Ensuring authentic diverse voices and representation is a growing focus for the brand licensing industry, especially within the retail and fashion industries. With the rise of social media and consumer feedback, many consumers have taken to the internet to offer their support to brands that are jumping into the diversity and inclusion conversations. But how can these companies take this feedback and really implement necessary changes into their strategies?
I had the pleasure of chatting with Dalila Shannon, divisional merchandise manager and head, diversity, Urban Outfitters, to discuss what insights attendees can look forward to hearing about during our
with Cory Moss, chief executive officer, CLC, “Diversity & Inclusion: Walking the Talk” at Brand & Licensing
Anna Knight: Tell us about yourself. We’d love to hear about you and your company’s role in the licensing industry.
I am the divisional merchandise manager over branded collaborations at
. I also serve as the head of diversity, equity and inclusion for UO. With the diverse and expressive customer that UO has, our product assortment gains incredible value when partnering with licensee partners. I have worked closely with our partner, CLC, over the past two years to develop exclusive product for Historically Black Colleges and Universities (HBCUs) through our URBN Summer Class initiative, and it has been an incredibly fruitful experience thus far.
How can the licensing and retail industries work together to jointly overcome these DEI challenges?
There is a large opportunity for retailers to make strides in the diversity and inclusion department. Consumers want to feel valued and recognized, and one of the ways to do this is through licensing partnerships. These two industries go hand in hand, and by expanding consumer bases through partnerships, naturally you are diversifying your merchandise and audience. UO’s partnership with CLC has done exactly that, and it is extremely rewarding to see the positive impact these partnerships can have on our consumers.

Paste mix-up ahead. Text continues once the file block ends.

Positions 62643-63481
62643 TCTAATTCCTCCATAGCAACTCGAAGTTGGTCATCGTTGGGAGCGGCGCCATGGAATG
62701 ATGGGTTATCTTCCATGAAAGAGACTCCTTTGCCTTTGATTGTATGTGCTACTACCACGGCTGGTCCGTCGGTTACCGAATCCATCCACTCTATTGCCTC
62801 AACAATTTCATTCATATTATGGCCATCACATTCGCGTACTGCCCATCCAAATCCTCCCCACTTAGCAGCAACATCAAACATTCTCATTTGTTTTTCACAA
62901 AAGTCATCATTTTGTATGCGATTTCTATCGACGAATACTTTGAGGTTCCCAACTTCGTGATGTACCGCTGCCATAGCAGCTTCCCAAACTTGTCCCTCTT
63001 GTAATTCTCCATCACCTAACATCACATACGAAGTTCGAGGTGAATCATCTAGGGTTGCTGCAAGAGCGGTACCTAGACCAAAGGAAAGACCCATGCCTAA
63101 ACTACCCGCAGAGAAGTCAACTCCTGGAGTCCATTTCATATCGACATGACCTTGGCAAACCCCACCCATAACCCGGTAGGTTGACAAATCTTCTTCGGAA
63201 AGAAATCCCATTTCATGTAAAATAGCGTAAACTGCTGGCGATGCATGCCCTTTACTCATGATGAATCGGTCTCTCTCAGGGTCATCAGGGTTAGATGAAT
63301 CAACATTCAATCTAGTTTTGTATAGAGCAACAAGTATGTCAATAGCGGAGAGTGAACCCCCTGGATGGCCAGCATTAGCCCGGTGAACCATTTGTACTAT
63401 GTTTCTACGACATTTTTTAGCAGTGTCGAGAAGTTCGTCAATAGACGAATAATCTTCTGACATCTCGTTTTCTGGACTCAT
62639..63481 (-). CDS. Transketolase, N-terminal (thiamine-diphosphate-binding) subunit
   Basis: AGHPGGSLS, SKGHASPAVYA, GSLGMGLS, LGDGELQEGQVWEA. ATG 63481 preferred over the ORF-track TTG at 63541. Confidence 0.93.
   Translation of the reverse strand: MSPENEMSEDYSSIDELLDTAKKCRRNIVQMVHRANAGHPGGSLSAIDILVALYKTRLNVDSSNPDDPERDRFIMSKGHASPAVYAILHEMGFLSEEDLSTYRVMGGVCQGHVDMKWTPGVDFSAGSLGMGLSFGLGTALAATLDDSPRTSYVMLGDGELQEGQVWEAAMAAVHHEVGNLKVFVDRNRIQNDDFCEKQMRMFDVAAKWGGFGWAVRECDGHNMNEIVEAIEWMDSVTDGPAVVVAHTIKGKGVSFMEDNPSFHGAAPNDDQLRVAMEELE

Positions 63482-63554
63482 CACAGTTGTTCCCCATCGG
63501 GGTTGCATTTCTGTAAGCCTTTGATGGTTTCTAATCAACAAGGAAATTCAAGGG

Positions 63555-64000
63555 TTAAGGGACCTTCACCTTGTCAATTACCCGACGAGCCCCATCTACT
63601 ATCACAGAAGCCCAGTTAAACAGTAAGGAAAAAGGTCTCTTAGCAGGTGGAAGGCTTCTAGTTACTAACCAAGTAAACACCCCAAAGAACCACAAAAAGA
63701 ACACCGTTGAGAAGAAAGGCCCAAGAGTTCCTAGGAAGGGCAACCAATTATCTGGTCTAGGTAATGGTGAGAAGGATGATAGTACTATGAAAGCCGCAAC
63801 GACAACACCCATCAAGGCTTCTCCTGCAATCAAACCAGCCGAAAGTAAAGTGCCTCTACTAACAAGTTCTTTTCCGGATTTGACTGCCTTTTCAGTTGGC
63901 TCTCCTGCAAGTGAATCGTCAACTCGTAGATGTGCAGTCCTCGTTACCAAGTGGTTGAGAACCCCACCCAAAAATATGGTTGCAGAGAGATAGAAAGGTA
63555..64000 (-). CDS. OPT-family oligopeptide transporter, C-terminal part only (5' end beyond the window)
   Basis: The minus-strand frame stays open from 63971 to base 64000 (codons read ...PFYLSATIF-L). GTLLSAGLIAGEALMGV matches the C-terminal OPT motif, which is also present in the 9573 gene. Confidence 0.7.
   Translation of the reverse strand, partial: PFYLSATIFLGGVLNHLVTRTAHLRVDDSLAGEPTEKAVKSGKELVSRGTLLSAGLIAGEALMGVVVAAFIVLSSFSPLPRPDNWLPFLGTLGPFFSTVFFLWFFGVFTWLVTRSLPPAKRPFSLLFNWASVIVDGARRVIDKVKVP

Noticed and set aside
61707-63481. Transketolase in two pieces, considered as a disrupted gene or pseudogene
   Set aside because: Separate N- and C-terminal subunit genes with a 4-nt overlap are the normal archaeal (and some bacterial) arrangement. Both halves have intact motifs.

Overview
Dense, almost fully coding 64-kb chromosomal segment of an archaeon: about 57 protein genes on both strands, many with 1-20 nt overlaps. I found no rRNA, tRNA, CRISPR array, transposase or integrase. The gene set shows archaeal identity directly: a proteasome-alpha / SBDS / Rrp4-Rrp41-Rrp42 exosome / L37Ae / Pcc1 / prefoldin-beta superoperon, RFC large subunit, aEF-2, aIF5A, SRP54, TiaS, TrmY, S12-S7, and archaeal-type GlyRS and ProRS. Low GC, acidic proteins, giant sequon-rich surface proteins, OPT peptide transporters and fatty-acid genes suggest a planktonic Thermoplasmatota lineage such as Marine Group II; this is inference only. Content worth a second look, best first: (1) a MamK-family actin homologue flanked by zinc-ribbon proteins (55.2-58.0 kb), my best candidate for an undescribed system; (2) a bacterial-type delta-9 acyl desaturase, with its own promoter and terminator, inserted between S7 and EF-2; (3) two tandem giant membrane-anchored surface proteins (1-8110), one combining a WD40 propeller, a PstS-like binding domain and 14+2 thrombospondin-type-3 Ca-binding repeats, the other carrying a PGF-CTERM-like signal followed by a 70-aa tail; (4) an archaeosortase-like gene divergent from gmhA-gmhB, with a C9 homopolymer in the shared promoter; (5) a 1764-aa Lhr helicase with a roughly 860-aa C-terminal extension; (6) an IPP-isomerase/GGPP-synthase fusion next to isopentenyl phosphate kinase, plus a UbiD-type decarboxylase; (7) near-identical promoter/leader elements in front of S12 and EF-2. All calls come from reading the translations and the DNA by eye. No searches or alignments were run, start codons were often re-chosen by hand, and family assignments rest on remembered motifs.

Could you share a brief preview of what will be discussed in your session?
I will be sharing learnings and insights that I’ve gained in working on the URBN Summer Class project with our licensee, CLC. URBN Summer Class is a 10-week internship and mentorship program for five HBCU students recognized for their academic excellence and creative prowess.
What trends are coming down the pipeline?
Trends that will be important next year are pants, skirts and dresses for women, and outdoor, utility and streetwear for men. Sneakers continue to be a huge opportunity across both categories. We are also growing a gender-expansive business, with apparel designed for all. There is also a good deal of opportunity in the non-apparel space, especially across home goods and décor.
What excites you about engaging and learning from your community in person at B&LIS this November?
I’m very excited to learn more about the world of licensing and how Urban Outfitters and other big box retailers can collaborate to create amazing product.
B&LIS will be held in New York City at Convene New York Nov. 8-9. Register for a pass to attend at
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